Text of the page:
In his famous 1959 Rede lecture at Cambridge University, the scientifically-trained novelist C.P. Snow described science and the humanities as "two cultures," separated by a "gulf of mutual incomprehension." And the humanists had all the cultural power—the low prestige of science, Snow argued, left Western leaders too little educated in scientific subjects that were increasingly central to world problems: the elementary physics behind nuclear weapons, for instance, or the basics of plant science needed to feed the world's growing population.
Now, Chris Mooney and Sheril Kirshenbaum, a journalist-scientist team, offer an updated "two cultures" polemic for America in the 21st century. Just as in Snow's time, some of our gravest challenges—climate change, the energy crisis, national economic competitiveness—and gravest threats--global pandemics, nuclear proliferation—have fundamentally scientific underpinnings. Yet we still live in a culture that rarely takes science seriously or has it on the radar.
For every five hours of cable news, less than a minute is devoted to science; 46 percent of Americans reject evolution and think the Earth is less than 10,000 years old; the number of newspapers with weekly science sections has shrunken by two-thirds over the past several decades. The public is polarized over climate change—an issue where political party affiliation determines one's view of reality—and in dangerous retreat from childhood vaccinations. Meanwhile, only 18 percent of Americans have even met a scientist to begin with; more than half can't name a living scientist role model.
For this dismaying situation, Mooney and Kirshenbaum don't let anyone off the hook. They highlight the anti-intellectual tendencies of the American public (and particularly the politicians and journalists who are supposed to serve it), but also challenge the scientists themselves, who despite the best of intentions have often failed to communicate about their work effectively to a broad public—and so have ceded their critical place in the public sphere to religious and commercial propagandists.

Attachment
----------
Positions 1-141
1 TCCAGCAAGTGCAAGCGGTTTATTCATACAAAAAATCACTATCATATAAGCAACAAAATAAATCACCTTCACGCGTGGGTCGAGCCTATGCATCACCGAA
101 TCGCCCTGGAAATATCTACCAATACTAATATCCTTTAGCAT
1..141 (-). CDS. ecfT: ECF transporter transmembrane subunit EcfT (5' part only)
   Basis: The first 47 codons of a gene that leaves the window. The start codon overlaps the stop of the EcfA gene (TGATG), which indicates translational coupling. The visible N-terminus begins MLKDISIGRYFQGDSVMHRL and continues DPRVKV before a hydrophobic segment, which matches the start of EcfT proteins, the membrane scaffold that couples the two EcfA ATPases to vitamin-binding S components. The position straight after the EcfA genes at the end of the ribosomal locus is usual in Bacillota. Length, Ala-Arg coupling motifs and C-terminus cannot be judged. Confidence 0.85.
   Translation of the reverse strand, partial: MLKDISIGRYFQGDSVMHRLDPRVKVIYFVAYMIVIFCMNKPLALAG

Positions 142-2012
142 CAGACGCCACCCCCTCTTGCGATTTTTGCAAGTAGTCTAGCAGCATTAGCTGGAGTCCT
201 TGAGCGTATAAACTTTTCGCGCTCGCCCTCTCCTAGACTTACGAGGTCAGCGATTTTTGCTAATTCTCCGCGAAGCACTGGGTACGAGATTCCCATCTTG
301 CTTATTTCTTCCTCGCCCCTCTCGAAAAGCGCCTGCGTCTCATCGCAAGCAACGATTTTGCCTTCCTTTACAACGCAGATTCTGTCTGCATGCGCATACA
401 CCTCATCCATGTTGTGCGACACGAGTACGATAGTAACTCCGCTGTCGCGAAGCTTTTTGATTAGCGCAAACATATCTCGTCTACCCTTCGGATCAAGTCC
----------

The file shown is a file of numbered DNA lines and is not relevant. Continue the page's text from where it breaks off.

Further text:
A plea for enhanced scientific literacy, Unscientific America urges those who care about the place of science in our society to take unprecedented action. We must begin to train a small army of ambassadors who can translate science's message and make it relevant to the media, to politicians, and to the public in the broadest sense. An impassioned call to arms worthy of Snow's original manifesto, this book lays the groundwork for reintegrating science into the public discourse--before it's too late.
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Chris Mooney is a contributing editor to Science Progress and author of the New York Times bestseller, The Republican War on Science, and Storm World: Hurricanes, Politics, and the Battle Over Global Warming. He contributes to many publications including Wired, Slate, and The American Prospect. He lives in Princeton, New Jersey.
Sheril Kirshenbaum is a marine scientist and Research Associate at Duke University. Previously, she has served as a congressional science fellow and pop radio disc jockey. She lives in Durham, North Carolina.
Together, they blog at The Intersection (http://www.scienceblogs.com/intersection).From Publishers Weekly:
Mooney, author of the bestselling The Republican War on Science, and Kirshenbaum, a marine scientist at Duke and former congressional science fellow, argue that the public ruckus caused when astronomers stripped Pluto of its planetary status demonstrates the disconnect between scientists and the general public, who share only a sense of mutual distrust. The authors place the blame for this squarely on both sides, as well as on the media (TV shows that misrepresent medical science and films that portray scientists as evil or nerdy), and plead for an improved level of discourse. But their repeated assertion that science and religion are compatible will not convince anyone who believes otherwise. Mooney showed his ideological colors in The Republican War on Science, and with their attacks on President Bush, he and his coauthor can't be accused of being nonpartisan here, despite their call for less partisan, nonideological debate. Some readers may also balk at paying $25 for a book nearly a third of which consists of notes and documentation. Nevertheless, Mooney and Kirshenbaum make valid arguments that can only help to further the public debate about these important issues. (July)
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